Faced 1-1 vs. the guy the Nuggets choose to ship out of Denver in favor of the Serbian phenomenon, Jokic has dropped 160 points in 5 games vs. Nurkic and Portland this year. He is averaging 36 PPG in this series.
[See Footnote 1 below]
Case in point - as overall gamblers and sports bettors, we do not care if the strategy works or not. We only care if this strategy will be repeated, so that we can profit from our logical predictions and prop markets.
And strong evidence suggests to me that this strategy will be repeated.
Namely, the history of the Trail Blazers vs. Jokic. In 9 career playoff games – Jokic has averaged 6.7 Assists Per Game. That is right around where it was priced for Game 2: Over 6.5 (-150), Under 6.5 (+118).
But averages can be deceiving - that average included a 4-OT thriller in '19 when Jokic played 65 minutes.
If we take Jokic’s Assist Per Minute vs. Portland in his nine career playoff games (0.16) - then multiplied by his median MP in those games, we get 6.2 Assists - that is 0.5 assists lower than his simple assist per game statistic vs. Portland. And also 0.5 assists lower than the market was for this prop in Game 2.
If we add this year’s regular season games in the mix, we get only 5.7 assists expected.
If the market does not drastically adjust Jokic’s assist prop downward for Game 3, we are squarely in profitable territory here - and I do believe the market for this prop will tick down some, maybe to around 6.5 flat, with high probabilities we are still getting better juice on the preferred side of the under.
My math (so far) puts the proper number around 6.2 to 5.7, but I believe it should actually be even lower than that due to a significant downward trend line - remember, the Blazers won that last series in 2019 despite losing Games 1, 4 & 5. They simply figured something out that year, and if we limit our universe of Jokic games to only Games 6 & 7 of those 2019 Playoffs + the 3 Regular Season games this year + the first two games of this current Portland/Denver round one playoff series, Jokic is only averaging 4.3 APG.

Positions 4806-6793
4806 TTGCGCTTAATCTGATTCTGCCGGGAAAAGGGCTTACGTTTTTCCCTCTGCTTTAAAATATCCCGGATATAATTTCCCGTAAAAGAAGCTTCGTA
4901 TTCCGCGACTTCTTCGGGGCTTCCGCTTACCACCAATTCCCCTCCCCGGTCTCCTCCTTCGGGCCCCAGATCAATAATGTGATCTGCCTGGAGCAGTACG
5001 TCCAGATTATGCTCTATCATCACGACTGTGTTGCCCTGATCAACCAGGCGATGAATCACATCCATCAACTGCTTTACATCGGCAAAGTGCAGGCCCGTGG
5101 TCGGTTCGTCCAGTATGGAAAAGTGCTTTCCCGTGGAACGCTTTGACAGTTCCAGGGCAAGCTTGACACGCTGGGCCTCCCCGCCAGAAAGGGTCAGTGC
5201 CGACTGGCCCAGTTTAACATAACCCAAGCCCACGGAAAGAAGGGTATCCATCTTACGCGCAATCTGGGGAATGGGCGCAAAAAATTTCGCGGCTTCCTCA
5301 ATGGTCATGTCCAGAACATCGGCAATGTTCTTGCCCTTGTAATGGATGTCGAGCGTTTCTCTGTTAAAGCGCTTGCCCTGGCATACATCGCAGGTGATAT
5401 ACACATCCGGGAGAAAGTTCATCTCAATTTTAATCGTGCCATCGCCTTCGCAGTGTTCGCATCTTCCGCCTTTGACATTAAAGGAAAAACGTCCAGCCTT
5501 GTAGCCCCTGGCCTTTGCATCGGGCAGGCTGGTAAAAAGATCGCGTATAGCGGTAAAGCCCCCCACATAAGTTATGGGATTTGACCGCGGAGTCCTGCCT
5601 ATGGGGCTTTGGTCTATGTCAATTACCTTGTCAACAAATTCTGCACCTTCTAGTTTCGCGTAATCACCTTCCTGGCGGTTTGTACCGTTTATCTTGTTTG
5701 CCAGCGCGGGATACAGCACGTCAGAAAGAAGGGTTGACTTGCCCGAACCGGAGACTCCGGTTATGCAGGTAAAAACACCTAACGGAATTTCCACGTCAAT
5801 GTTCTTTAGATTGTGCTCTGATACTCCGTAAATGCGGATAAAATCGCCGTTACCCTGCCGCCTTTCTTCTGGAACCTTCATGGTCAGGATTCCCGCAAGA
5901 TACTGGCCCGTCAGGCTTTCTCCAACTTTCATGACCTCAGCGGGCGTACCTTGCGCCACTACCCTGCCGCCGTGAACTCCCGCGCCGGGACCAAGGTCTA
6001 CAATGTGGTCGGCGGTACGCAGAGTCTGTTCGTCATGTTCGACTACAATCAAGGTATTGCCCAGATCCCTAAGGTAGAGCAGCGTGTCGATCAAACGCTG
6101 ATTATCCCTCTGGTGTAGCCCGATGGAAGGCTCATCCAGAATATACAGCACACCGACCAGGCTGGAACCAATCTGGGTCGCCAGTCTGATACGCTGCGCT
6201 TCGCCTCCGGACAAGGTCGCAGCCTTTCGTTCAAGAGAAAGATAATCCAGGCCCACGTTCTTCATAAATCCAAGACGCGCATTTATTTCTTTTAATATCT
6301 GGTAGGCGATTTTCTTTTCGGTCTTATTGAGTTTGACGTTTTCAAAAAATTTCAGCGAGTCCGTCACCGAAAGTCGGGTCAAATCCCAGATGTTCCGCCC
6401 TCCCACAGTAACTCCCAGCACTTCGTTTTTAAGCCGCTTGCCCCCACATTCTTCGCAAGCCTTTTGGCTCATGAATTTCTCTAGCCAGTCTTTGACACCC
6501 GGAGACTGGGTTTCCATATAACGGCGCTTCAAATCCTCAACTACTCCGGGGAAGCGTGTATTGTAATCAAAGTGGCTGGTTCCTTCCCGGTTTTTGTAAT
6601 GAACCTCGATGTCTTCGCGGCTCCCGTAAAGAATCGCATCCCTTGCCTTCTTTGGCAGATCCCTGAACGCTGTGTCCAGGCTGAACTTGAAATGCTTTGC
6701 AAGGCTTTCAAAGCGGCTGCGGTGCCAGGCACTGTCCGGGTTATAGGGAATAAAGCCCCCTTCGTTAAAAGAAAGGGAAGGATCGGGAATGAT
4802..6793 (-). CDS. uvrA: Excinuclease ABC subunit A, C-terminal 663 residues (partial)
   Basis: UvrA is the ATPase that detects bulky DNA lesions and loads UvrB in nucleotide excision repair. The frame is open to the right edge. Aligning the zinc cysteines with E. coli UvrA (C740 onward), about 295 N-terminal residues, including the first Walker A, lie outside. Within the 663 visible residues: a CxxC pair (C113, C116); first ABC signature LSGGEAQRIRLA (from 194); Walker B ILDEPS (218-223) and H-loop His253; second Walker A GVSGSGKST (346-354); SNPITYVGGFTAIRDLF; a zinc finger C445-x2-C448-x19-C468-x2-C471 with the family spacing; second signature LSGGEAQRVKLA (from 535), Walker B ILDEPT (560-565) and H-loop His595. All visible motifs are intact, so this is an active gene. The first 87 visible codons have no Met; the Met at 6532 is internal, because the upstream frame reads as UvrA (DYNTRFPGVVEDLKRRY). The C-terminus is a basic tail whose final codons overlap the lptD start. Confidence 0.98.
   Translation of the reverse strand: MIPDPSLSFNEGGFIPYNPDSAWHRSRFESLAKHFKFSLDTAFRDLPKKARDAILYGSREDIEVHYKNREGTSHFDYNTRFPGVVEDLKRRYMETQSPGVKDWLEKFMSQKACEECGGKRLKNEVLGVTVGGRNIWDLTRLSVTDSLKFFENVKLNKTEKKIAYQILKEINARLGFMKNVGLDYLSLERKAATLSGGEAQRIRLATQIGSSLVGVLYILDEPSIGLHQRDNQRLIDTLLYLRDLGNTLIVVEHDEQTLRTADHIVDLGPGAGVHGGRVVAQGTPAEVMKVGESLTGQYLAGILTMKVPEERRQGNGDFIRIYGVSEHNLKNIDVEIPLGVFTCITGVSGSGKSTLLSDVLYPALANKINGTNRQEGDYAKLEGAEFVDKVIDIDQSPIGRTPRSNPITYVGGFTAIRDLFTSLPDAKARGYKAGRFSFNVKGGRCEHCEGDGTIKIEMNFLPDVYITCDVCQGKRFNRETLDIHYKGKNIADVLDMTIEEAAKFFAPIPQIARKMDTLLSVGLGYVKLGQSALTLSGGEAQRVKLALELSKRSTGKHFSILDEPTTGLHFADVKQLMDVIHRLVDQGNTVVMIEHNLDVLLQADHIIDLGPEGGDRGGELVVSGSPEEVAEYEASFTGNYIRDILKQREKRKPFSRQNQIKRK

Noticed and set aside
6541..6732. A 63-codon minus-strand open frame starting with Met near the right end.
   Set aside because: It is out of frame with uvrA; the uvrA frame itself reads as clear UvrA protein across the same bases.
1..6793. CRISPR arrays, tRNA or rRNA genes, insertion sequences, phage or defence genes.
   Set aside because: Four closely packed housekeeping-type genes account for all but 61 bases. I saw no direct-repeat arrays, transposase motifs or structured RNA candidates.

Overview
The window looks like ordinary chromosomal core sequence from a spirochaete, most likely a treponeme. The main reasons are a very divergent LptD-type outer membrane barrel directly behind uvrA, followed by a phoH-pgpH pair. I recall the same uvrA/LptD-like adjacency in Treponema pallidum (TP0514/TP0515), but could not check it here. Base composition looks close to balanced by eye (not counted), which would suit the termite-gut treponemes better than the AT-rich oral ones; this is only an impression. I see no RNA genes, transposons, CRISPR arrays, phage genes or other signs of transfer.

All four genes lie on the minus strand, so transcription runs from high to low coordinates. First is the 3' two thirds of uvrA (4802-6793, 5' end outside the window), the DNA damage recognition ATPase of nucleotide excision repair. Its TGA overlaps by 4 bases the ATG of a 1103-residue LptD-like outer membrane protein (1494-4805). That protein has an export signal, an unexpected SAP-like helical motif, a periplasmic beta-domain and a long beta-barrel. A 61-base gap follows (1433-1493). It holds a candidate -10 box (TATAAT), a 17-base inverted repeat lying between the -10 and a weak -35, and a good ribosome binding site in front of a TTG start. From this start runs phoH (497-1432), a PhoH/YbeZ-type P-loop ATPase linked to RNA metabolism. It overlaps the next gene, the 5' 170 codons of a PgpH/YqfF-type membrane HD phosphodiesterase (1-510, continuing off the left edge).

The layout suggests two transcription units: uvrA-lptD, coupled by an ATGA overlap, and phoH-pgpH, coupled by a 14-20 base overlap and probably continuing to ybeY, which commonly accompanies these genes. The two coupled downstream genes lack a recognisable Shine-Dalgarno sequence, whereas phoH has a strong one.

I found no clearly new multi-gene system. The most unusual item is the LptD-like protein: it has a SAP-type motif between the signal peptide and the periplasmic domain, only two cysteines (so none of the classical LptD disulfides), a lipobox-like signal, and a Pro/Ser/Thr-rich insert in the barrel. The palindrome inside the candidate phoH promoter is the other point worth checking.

Moreover, if we enhance Jokic's assist stat (take his assists per minute * his median minutes played in those games), then we should expect the Joker's true O/U to be set even lower, all the way down at 3.7.
Now there are a few reasons why I believe we should adjust our expected O/U higher than 3.7, despite my math saying that is the right number, but regardless of these reasons, clear value still lies in betting the under on this prop. But let's push back for a second or two: for one, Stotts' crew just got blown out using this style. Nurkic also fouled out early in the 4th quarter of Game 2 after trying to guard the Joker all game.
Jokic is also not a static entity. We must consider the possibility that the Joker has become such a polished scorer that Stotts will now choose to amend or even abandon his prior defensive strategy against him.
However, I do not expect Stotts to make such a radical adjustment. Sure, it may have a cooling effect on Nurkic (as well as the team) if Nurkic is told that Jokic is now simply too good for him to guard 1 on 1.
Besides, the Blazers have no reason to overreact here anyways. After all, they are still -170 favorites to win the series after earning a road split in the first two games and now holding home court advantage.
Footnote 1: A corollary prop would be Jokic's Point Total, looking toward the over. I seldom play overs though, always fearful of a blowout drastically curtailing a player’s minutes. This is especially possible in a yo-yo series like this one seems to be, and similar to how these teams played it out back in 2019.